San Diego Gay Pride 2009

by on July 19, 2009 · 9 comments

in Civil Rights, LGBT rights, Organizing, San Diego

By OB Rag Staffer

Saturday, July 18 marked the 35th Annual San Diego Gay Pride Parade and Festival. The parade is an annual event that draws about 160,000 spectators and 152 floats and contingents. Lesbian, Gay, Bisexual and Transgendered people are joined by family, friends and supporters to celebrate gay life and have some fun. It started at University Avenue at Normal Street and worked its way through Hillcrest, down 6th Avenue to the northwest corner of Balboa Park.

When I arrived shortly before 11:00, the sidewalks along 6th Avenue were packed with anxious spectators. The weather was the usual perfect day in San Diego. The crowd included infants in strollers, seniors on scooters, and everything in between. There were a lot of families with children. The majority of people were young to middle-aged men and women, and many same-sex couples. Most people were wearing pride beads or a piece of rainbow-colored clothing or jewelry.

The parade started with the lead cars draped with rainbow flags, escorting a large group of motorcyclists. They were followed by floats and contingents from various LGBT groups and businesses. Some of the local gay nightclubs entered floats that featured music and dancers. Most floats, however, contained messages of human rights, activism, and remembering the Stonewall Riot of 1969. Many floats carried signs reading “We all deserve the freedom to marry”. And, of course, rainbow colors adorned almost everything in sight. The full list of entries can be found at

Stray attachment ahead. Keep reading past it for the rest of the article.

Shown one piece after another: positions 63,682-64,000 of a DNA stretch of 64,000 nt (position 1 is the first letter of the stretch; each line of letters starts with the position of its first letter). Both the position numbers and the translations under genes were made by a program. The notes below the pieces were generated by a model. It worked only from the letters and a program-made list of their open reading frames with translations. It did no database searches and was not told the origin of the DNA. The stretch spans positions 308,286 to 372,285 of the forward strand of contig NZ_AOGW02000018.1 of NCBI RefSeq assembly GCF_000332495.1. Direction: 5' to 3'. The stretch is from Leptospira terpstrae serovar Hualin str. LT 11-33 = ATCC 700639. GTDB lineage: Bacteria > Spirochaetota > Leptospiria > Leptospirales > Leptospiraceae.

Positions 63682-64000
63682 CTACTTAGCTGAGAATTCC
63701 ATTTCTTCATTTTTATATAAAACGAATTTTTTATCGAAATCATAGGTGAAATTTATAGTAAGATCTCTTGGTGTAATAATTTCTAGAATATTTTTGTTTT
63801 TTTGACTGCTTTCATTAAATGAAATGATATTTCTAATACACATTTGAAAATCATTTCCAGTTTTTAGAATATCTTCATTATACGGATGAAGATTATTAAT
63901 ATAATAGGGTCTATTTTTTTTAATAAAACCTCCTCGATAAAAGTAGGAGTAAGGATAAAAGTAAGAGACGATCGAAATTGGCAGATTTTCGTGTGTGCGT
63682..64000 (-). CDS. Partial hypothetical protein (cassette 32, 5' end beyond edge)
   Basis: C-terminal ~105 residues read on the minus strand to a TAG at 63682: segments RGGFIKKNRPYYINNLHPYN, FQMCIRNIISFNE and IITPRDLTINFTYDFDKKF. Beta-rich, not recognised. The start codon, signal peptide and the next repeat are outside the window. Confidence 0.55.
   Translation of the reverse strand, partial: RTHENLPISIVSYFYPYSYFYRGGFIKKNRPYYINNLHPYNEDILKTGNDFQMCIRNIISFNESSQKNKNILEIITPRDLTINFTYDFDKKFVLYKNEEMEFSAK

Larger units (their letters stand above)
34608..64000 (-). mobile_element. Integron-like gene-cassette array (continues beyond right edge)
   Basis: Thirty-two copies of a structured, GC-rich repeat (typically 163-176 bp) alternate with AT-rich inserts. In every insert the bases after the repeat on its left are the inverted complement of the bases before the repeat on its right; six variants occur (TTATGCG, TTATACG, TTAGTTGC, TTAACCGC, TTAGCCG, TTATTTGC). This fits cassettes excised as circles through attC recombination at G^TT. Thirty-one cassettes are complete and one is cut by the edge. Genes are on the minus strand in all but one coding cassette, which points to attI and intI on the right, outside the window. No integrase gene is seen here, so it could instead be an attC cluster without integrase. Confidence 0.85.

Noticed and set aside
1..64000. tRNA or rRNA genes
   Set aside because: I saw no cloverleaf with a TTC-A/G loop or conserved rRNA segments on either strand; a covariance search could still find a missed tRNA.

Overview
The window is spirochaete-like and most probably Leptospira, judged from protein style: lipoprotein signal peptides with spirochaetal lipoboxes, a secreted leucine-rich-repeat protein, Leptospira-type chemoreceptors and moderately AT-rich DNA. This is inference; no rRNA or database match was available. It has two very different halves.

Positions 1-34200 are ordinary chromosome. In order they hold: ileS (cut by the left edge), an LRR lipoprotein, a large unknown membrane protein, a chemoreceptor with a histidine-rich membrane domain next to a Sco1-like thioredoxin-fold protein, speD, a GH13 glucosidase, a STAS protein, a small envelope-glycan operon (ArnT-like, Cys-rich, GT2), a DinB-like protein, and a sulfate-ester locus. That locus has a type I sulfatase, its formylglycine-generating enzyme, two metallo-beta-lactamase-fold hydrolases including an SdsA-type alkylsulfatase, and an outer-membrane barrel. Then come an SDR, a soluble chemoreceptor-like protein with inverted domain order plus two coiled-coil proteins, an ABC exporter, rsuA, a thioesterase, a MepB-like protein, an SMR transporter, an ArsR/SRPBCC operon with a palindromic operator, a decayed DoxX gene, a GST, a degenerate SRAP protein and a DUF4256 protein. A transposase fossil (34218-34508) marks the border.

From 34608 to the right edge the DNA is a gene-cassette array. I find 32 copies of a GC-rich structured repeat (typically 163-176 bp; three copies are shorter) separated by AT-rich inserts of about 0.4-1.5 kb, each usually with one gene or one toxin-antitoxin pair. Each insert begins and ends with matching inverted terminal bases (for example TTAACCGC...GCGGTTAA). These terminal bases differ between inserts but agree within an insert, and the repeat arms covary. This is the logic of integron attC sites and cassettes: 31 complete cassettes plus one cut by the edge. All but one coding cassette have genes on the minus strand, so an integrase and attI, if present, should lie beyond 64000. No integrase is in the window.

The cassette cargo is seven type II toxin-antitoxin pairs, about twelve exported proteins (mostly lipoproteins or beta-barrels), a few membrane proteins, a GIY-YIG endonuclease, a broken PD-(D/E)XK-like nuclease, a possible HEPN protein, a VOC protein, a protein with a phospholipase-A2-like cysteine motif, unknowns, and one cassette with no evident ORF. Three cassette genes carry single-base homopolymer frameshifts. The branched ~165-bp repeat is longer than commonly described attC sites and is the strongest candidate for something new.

Ocean Beach was represented by Sunset Cliffs Animal Hospital, who entered a classic VW van covered with rainbow-colored balloons.

There were quite a few government officials in the parade. They included Mayor Jerry Sanders, members of the San Diego City Council, representatives of the San Diego Police, Representative Susan Davis, Senator Christine Kehoe, Assembly Member Marty Block, and others. Smart politicians have learned that they need the support of the gay community if they are to be effective leaders.

One thing that surprised me was the number of churches that entered floats or contingents in the parade, all showing support for gay rights and gay marriage. Obviously they want to distance themselves from the more vocal churches that preach hate and intolerance. It was refreshing to see churches practicing love and tolerance.